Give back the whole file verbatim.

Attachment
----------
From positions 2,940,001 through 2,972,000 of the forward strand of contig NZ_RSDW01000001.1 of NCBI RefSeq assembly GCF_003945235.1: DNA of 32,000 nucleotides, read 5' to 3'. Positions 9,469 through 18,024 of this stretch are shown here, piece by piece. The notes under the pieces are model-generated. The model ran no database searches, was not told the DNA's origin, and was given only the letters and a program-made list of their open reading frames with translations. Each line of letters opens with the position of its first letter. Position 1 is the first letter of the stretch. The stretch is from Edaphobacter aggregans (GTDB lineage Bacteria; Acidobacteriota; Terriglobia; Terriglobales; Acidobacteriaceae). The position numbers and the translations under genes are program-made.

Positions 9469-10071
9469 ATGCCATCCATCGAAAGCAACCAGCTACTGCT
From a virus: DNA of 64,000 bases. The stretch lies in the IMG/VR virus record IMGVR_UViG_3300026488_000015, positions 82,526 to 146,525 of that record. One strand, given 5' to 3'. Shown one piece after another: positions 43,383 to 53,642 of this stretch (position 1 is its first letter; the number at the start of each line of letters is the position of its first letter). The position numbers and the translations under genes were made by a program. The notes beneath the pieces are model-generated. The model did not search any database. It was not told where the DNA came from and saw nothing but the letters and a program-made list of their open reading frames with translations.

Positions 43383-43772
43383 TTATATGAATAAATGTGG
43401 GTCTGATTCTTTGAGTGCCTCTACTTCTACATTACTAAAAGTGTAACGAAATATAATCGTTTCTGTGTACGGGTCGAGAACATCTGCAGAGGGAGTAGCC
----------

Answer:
From positions 2,940,001 through 2,972,000 of the forward strand of contig NZ_RSDW01000001.1 of NCBI RefSeq assembly GCF_003945235.1: DNA of 32,000 nucleotides, read 5' to 3'. Positions 9,469 through 18,024 of this stretch are shown here, piece by piece. The notes under the pieces are model-generated. The model ran no database searches, was not told the DNA's origin, and was given only the letters and a program-made list of their open reading frames with translations. Each line of letters opens with the position of its first letter. Position 1 is the first letter of the stretch. The stretch is from Edaphobacter aggregans (GTDB lineage Bacteria; Acidobacteriota; Terriglobia; Terriglobales; Acidobacteriaceae). The position numbers and the translations under genes are program-made.

Positions 9469-10071
9469 ATGCCATCCATCGAAAGCAACCAGCTACTGCT
From a virus: DNA of 64,000 bases. The stretch lies in the IMG/VR virus record IMGVR_UViG_3300026488_000015, positions 82,526 to 146,525 of that record. One strand, given 5' to 3'. Shown one piece after another: positions 43,383 to 53,642 of this stretch (position 1 is its first letter; the number at the start of each line of letters is the position of its first letter). The position numbers and the translations under genes were made by a program. The notes beneath the pieces are model-generated. The model did not search any database. It was not told where the DNA came from and saw nothing but the letters and a program-made list of their open reading frames with translations.

Positions 43383-43772
43383 TTATATGAATAAATGTGG
43401 GTCTGATTCTTTGAGTGCCTCTACTTCTACATTACTAAAAGTGTAACGAAATATAATCGTTTCTGTGTACGGGTCGAGAACATCTGCAGAGGGAGTAGCC